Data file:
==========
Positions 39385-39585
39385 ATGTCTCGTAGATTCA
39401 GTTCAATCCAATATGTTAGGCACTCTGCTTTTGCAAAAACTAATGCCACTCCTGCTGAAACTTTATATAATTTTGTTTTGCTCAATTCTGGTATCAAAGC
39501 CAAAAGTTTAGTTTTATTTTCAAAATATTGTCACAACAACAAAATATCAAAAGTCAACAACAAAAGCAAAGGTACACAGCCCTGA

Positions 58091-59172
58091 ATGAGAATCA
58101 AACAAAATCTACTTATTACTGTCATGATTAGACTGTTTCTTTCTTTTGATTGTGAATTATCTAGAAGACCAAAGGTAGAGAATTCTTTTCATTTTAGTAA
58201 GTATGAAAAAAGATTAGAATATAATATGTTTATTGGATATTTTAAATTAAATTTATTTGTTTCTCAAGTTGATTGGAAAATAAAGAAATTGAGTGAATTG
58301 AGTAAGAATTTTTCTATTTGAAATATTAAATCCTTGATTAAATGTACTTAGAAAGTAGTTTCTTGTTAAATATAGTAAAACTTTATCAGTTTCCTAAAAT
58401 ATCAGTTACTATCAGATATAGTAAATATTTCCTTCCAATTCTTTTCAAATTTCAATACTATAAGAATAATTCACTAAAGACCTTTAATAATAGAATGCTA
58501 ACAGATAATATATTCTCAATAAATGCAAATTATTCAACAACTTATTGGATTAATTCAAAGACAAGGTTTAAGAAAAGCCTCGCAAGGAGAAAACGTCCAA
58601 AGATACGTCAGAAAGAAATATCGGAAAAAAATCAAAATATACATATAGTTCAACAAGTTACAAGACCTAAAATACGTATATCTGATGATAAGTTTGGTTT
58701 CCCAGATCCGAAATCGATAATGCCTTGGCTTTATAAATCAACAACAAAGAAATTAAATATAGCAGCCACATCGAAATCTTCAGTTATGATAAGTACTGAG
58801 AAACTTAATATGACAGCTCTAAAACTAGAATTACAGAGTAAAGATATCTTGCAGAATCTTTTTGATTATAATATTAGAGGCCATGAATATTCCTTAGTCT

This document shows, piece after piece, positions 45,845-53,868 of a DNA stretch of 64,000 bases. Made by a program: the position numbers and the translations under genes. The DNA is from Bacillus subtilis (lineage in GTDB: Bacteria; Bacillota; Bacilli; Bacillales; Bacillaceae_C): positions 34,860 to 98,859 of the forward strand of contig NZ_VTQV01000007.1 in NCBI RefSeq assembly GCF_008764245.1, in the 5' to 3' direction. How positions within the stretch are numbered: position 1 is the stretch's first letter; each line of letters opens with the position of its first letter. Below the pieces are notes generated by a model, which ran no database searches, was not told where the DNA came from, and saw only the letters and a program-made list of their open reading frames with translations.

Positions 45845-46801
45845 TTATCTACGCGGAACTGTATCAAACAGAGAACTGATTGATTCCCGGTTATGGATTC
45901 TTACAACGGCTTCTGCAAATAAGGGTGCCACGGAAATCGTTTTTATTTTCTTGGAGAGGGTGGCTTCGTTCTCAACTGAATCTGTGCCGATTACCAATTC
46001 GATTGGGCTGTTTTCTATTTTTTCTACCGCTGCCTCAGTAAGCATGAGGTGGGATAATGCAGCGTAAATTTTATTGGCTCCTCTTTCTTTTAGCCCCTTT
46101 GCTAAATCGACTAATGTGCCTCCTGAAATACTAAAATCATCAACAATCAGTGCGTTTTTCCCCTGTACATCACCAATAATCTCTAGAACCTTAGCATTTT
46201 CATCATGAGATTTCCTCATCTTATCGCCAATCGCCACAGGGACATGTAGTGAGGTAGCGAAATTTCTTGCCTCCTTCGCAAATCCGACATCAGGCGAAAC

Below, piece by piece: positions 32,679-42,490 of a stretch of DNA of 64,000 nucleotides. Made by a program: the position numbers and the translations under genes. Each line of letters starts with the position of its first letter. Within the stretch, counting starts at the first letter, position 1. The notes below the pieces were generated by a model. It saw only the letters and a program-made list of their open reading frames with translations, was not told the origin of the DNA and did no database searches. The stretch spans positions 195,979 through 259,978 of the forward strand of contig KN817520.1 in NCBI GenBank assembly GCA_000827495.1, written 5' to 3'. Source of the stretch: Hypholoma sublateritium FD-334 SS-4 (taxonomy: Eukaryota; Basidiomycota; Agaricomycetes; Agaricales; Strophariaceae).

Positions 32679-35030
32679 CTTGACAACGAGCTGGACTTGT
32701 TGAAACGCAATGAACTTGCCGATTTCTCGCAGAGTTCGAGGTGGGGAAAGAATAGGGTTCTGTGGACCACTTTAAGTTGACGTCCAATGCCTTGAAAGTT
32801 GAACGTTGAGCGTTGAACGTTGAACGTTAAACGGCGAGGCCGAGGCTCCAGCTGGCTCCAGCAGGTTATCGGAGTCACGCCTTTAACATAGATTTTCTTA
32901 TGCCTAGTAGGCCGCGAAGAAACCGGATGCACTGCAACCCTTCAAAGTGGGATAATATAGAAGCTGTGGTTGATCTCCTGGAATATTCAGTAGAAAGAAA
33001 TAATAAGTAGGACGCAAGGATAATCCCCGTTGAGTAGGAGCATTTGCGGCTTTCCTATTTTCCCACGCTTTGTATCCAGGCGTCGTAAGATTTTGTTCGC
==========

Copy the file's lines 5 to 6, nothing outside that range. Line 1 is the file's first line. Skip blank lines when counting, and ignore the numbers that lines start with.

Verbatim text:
Positions 58091-59172
58091 ATGAGAATCA